Have you ever faced a big, life-changing decision, where the right answer isn’t clear?

Perhaps you’re thinking about quitting your job, or moving to a different city, or considering whether to leave or stay in a relationship. But what if you feel ambivalent, confused, or unsure about which way to go? What if you’re even afraid to decide because you might choose “the wrong path?”

We usually think of decision-making as “rational” and so we focus on putting our minds to determining the right way to go. But making important decisions is not simply a matter of devoting your intellect to the task. It also involves devoting your gut.

But how can your gut possibly “know” anything? Isn’t information and decision-making confined to the brain in your head? Well, yes—and no.

Deborah L. Davis
Source: Deborah L. Davis

The brain is indeed the seat of reason, knowledge, and rational decision-making. But your gut is considered to be “the second brain” because it is intimately tied to the brain in your head. These "two brains” are connected by an extensive network of neurons as well as blood flow, and often act in concert. For instance, there is mounting evidence that the gut microbiome influences behavior and mood. And when the first brain detects a threat, it pumps stress hormones into the bloodstream, increasing heart rate and breathing, and affecting the gut as well. The first brain can also quickly take in massive amounts of information and convey the results, unfiltered, to the rest of your body. As evidence, consider the tightness you feel in the pit of your stomach when you open that letter from the IRS. Or the butterflies in your gut when you receive exciting news. Or your body's instant—and wise—fight, flight, or freeze reaction when you're met with an emergency.

In this two-part post, we’ll look first at how to enlist your gut in decision-making; the next post will look at how to enlist your mind. After all, as the saying goes, “Two brains are better than one.” So why not tap into both of yours?

Here are two simple ways to listen to your gut.

Deborah L. Davis
Source: Deborah L. Davis

Tune into your body’s physical sensations.

Being aware of your gut reaction is a way to tap into the body’s wisdom about what’s right and good for you, or likewise, what’s threatening, constraining, or a bad fit. For instance, if you feel excited, relieved, or relaxed in your body when you think about pursuing a certain option, this bodily reaction shows that you truly favor that path, and you might do well to heed this message.

Alternatively, tension, queasiness, pain, or rashes can be the body’s way of saying, “This situation isn’t right for me.” So when you consider a certain path and your gut feeling is “bad,” it’s likely picking up on threats perceived by your first brain, but downplayed by your mind, which may be busy justifying that choice. And if you are experiencing physical symptoms as you wend your way along your current path, your distress can signal that it’s time to wake up, face the truth, and seek a different path. So, if you’re dissatisfied with a job, a community, or a person, the answer may be to quit and move on, or it may be to speak up and make modifications within the current set up. Which do you have the stomach for?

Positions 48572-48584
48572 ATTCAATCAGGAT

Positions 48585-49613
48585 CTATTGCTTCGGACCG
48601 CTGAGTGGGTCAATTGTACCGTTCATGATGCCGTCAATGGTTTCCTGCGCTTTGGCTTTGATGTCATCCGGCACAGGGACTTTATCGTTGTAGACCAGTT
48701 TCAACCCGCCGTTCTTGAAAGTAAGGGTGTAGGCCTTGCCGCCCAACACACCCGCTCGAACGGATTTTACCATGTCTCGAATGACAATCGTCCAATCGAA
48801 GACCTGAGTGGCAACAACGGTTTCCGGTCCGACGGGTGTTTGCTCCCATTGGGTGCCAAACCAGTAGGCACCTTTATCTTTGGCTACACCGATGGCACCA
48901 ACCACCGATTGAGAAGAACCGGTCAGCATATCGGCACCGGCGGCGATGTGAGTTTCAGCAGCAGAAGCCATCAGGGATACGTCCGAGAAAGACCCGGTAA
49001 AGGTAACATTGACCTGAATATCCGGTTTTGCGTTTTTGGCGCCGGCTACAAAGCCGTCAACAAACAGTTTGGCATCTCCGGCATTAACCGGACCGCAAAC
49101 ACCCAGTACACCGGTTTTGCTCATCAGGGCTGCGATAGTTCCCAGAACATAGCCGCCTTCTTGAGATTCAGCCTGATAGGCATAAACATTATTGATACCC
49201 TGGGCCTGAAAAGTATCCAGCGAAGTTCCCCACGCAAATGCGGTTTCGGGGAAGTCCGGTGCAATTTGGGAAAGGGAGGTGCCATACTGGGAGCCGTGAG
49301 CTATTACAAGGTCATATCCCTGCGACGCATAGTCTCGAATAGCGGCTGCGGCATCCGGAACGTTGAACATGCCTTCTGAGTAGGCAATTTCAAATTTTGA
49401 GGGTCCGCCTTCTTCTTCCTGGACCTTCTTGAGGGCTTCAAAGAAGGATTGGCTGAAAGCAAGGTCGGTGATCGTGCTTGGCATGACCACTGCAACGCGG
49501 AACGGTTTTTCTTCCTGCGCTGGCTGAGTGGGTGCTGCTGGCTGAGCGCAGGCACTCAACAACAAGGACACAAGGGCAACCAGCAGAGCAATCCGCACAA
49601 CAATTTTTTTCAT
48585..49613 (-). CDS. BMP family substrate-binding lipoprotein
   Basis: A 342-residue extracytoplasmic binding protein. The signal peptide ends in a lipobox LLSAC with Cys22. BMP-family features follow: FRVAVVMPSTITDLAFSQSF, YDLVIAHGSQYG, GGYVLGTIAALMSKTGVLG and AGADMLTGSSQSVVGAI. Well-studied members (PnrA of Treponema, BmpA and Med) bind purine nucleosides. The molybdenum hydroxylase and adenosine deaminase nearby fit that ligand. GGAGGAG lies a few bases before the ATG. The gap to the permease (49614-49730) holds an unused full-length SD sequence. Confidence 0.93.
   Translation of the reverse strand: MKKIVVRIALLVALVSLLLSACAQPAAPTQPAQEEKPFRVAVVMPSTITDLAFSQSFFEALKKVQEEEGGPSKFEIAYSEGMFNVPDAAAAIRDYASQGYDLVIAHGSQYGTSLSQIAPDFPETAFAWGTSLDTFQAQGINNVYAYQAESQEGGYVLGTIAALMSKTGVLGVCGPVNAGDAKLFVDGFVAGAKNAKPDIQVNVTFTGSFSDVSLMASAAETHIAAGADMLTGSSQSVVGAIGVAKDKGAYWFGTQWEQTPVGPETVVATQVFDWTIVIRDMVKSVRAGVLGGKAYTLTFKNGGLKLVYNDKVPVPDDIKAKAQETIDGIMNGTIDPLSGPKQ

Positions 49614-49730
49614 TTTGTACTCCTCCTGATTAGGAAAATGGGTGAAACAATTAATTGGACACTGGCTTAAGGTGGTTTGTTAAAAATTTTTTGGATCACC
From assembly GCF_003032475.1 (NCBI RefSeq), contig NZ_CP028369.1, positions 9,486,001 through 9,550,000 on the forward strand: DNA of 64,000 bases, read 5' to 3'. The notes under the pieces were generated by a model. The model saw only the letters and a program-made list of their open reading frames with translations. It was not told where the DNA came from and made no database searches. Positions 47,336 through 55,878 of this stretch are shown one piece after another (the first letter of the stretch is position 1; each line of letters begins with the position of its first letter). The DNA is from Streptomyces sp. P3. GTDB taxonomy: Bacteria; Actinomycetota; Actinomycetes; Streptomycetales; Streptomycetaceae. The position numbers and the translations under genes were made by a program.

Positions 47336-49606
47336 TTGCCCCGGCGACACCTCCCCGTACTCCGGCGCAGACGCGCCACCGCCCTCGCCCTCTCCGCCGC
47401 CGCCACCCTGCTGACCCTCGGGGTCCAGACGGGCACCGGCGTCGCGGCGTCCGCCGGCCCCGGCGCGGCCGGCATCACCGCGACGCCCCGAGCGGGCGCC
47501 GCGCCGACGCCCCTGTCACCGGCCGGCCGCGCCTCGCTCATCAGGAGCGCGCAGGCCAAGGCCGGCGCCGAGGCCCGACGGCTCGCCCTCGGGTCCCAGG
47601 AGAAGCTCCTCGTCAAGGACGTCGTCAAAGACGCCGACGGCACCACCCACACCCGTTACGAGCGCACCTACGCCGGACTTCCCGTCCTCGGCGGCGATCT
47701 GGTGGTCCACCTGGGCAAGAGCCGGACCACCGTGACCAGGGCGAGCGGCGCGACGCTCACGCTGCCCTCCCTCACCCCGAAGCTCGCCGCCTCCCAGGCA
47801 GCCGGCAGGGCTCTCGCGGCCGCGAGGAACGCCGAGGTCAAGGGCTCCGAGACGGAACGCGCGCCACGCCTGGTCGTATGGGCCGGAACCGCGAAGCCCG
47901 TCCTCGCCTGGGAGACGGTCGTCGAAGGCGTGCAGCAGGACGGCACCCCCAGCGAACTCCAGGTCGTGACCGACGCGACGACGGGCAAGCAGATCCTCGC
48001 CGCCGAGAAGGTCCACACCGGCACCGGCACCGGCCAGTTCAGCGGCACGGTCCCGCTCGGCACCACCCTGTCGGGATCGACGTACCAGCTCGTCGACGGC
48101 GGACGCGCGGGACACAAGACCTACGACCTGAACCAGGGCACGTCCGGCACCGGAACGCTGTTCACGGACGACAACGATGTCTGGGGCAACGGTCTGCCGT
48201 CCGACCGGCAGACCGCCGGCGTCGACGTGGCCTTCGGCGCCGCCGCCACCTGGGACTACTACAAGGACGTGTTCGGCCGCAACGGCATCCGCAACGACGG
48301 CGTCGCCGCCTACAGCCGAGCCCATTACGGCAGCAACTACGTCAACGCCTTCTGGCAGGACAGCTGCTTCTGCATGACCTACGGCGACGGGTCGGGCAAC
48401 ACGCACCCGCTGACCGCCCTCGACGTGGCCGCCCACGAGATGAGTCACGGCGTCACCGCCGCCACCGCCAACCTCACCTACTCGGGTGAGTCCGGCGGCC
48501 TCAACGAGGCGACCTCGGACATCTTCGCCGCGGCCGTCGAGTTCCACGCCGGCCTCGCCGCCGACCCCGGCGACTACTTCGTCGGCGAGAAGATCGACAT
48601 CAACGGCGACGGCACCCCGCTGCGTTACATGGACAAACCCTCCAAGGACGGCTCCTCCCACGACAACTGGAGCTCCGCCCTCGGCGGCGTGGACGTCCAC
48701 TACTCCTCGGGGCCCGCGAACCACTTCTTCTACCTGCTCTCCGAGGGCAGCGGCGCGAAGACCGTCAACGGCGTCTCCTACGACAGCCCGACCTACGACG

Deborah L. Davis
Source: Deborah L. Davis

Flip a coin.

This may seem silly or superstitious, but it can be a very effective way to listen to your gut.

For example, let’s say you have a new job offer, but you like your current job and you’re not sure you want to leave it. Pick up a coin and assign the heads and tails to different options, e.g.,

Heads—you quit your job and take the new position.

Tails—you turn down the offer and stay put.

Now, get ready to flip it, look at the result, and note your immediate bodily reaction. GO.

HEADS says: You take the new job. What does your gut tell you? Are you excited, relaxed, or filled with dread?

TAILS says: You keep your current job. What does your gut tell you? Are you disappointed or relieved?

Deborah L. Davis
Source: Deborah L. Davis

You can do this several times so that you can see what happens when you flip either heads or tails, so you can see your reaction to both sides of the coin.

Flipping a coin works by getting your over-analyzing mind out of the way and revealing your true preference.

Sometimes your gut reaction can lead you astray. For instance, you might be the kind of person who is consistently anxious about changing the status quo, making you shy away from rocking the boat with promising options like Leave or Quit. Or you might be unnecessarily wary about a certain option because of a bad experience that actually is not a factor in the situation currently before you. Or you might be feeling unwarranted optimism due to fantasies you harbor. And that’s where your other brain—your mind—can be valuable. You can bring self-awareness, careful reasoning, and your integrity into play.

Still, your gut instinct is a valuable player in your decision-making. Particularly if your mind is deadlocked, your gut can be the tiebreaker and lead the way.

Read my next post for how to harness your mind’s power for making a sound decision.

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